“Tower cranes are highly engineered structures that present unique challenges both to the operator and workers using them,” Lancaster said in a statement. “Any crane operating in an unsafe manner will be shut down immediately.”
The E. 51st St. accident occurred while workers were “jumping” the tower crane, the procedure Lancaster targets in her plan. The project engineer has to provide written protocol for jumping the crane, and beforehand, the general contractor has to hold a safety meeting with the crane operator and jumping crew, which a D.O.B. inspector must attend.
The extra inspections could slow construction projects, said Louis Coletti, president of the Building Trades Employers Association, which represents 1,500 construction contractors in the city. Coletti’s contractors are responsible for at least 75 percent of the city’s crane work.
His contractors already hold pre-jump safety meetings, but these meetings will now include the D.O.B.
“Our intention is to fully comply,” Coletti said in a telephone interview. But he is concerned that the extra inspections could slow the city’s economic development. At a meeting on Wednesday, the Buildings Department reassured Coletti that they will assign extra inspectors to cranes and may even hire outside firms to help.
When Shufro heard of Coletti’s concern about slowing construction work, he asked, “Why is that bad? We believe construction work should proceed as fast as possible, but not at the expense of workers’ lives. If you have to slow down so health and safety are protected, so be it.”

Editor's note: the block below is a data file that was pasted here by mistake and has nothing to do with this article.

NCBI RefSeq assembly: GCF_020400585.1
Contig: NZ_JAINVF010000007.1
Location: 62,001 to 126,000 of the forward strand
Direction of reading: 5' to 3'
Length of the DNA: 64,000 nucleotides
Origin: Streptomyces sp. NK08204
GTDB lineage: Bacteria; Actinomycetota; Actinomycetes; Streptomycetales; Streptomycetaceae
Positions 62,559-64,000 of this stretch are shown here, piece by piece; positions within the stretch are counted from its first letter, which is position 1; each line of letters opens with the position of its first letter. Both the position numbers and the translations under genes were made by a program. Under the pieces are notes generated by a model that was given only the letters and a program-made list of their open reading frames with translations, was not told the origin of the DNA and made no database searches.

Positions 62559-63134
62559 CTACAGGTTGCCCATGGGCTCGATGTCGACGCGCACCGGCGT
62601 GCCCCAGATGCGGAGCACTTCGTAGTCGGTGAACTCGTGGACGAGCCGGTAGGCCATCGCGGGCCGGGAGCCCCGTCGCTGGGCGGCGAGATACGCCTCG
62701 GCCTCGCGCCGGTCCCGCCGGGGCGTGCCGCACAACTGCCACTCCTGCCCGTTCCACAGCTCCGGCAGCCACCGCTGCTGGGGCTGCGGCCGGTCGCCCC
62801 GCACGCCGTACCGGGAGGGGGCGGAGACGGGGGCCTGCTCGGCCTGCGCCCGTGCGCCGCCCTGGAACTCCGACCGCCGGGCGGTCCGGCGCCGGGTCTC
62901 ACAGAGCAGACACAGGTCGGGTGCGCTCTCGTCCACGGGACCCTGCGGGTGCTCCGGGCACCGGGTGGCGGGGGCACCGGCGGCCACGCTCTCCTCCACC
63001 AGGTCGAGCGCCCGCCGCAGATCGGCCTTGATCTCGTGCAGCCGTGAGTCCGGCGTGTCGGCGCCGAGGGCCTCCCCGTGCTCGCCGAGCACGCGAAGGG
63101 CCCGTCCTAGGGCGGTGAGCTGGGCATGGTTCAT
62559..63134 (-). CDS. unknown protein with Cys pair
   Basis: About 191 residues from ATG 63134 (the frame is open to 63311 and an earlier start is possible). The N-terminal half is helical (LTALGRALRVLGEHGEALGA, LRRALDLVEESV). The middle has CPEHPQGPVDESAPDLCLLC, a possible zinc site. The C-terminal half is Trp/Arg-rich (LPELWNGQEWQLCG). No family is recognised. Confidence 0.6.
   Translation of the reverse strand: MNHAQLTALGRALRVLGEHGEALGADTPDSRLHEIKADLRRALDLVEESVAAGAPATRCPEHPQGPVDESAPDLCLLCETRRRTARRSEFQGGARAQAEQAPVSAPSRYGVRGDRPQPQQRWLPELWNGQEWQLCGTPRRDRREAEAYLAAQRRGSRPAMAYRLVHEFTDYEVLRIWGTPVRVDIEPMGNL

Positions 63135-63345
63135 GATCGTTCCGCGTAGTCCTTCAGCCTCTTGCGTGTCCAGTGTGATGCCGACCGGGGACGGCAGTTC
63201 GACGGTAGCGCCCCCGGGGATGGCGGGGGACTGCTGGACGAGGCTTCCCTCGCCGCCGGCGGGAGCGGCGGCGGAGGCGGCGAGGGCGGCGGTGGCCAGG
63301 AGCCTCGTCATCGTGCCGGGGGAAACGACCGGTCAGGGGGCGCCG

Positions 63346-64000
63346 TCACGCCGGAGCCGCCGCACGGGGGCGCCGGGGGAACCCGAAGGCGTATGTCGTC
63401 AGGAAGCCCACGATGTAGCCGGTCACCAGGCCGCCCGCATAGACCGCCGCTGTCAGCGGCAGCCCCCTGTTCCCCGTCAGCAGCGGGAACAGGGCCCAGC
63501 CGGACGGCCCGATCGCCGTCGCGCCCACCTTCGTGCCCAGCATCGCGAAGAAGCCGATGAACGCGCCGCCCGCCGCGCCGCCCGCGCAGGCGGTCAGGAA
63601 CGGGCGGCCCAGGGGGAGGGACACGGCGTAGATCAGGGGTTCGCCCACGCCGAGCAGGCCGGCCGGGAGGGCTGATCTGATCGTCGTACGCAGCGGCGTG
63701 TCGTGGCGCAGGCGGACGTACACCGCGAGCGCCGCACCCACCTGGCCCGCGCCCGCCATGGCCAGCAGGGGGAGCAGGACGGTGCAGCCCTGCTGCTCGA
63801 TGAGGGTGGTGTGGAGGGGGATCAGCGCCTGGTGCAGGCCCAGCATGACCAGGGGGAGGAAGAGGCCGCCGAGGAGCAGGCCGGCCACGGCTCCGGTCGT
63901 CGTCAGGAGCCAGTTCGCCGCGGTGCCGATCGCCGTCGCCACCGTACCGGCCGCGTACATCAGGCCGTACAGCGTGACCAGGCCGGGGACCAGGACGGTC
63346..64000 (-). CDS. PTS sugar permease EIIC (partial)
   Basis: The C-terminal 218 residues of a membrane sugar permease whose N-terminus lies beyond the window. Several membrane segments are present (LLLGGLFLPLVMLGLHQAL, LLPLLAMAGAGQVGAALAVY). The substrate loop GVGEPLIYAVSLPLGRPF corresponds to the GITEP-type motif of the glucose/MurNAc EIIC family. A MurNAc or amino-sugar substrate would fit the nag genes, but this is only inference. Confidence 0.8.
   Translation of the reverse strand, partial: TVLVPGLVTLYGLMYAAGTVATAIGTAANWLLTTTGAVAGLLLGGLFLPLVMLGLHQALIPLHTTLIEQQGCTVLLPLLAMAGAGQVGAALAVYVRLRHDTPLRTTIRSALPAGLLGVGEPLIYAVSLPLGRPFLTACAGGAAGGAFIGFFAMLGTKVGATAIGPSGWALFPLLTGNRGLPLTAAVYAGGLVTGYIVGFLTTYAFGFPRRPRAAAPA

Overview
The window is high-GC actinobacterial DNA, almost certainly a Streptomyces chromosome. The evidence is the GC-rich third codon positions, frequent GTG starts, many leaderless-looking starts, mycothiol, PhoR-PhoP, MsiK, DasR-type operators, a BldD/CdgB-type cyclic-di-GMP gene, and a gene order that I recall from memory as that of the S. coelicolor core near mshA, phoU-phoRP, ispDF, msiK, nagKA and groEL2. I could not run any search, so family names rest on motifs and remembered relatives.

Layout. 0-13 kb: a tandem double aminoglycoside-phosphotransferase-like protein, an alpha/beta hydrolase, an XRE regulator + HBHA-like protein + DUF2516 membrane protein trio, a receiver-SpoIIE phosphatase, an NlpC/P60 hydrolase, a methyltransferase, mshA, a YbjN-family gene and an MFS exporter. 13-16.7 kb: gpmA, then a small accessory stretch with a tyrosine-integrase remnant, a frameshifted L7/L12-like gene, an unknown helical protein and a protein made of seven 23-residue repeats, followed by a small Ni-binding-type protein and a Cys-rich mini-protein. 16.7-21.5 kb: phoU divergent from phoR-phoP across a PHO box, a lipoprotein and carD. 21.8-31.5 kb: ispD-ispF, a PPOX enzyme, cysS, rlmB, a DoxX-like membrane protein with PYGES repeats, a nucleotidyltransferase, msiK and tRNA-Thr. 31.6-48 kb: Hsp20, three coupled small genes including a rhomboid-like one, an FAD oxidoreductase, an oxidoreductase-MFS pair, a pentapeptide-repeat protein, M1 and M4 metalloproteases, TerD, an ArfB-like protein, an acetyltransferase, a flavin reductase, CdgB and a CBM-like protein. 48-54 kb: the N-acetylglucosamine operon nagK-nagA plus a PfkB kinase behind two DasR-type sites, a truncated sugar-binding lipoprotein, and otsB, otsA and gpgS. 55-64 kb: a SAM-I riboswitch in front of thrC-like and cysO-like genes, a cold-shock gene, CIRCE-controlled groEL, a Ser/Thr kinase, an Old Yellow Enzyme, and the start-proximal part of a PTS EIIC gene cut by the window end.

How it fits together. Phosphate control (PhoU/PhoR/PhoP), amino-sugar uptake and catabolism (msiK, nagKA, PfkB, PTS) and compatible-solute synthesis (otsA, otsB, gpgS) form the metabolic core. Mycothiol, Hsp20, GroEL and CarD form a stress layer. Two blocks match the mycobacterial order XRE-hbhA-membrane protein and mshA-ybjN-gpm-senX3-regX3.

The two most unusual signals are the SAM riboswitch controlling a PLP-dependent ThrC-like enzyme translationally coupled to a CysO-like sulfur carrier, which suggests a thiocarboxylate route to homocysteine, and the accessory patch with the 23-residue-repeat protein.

Coletti has warned his contractors that the D.O.B. will shut down sites for any violation, no matter how small. He wouldn’t comment on the three recent violations, but said he is working with the Buildings Department to define which violations merit stop-work orders.
The Buildings Department’s new rules do not apply to the Port Authority, which is exempt from agency inspections and construction codes, but the Port is adding its own safety measures for the World Trade Center site. Two tower cranes are currently on site and 17 will ultimately work there, along with other types of cranes, said Steve Coleman, Port Authority spokesperson.
To make the high-rise construction safer, the Port will have F.D.N.Y. inspectors visit the site every 15 days and will open the site to Buildings Department inspectors as often as they are able to come.
“We will make the site available to them,” Coleman said. He added that the Port will allow the city Buildings Department to treat the site as if it were private construction, issuing violations and even stop-work orders if the conditions merit them.
The Buildings Department did not comment on the arrangement.
Earlier this month, Borough President Scott Stringer announced the creation of the Manhattan Construction Watch Group, headed by Catherine McVay Hughes, vice chairperson of Community Board 1. The group, which has representatives from throughout the borough, will have its first meeting next week. Crane violations of the type occurring in Lower Manhattan are exactly the kind of thing the group will address, Hughes said.
“In light of what happened with the crane incident, this is more relevant than ever,” she added.
The Department of Buildings is expects to finish inspecting the city’s 30 tower cranes by April 15. Then the department will inspect the rest of the city’s approximately 220 cranes, which will take until the end of May. The City Council will hold a hearing on construction safety April 29.
Meanwhile, residents are nervously watching their towering neighbors.
“You think about these things,” said Regelson, of 109 Washington St. “One gets paranoid after the issues in the past.”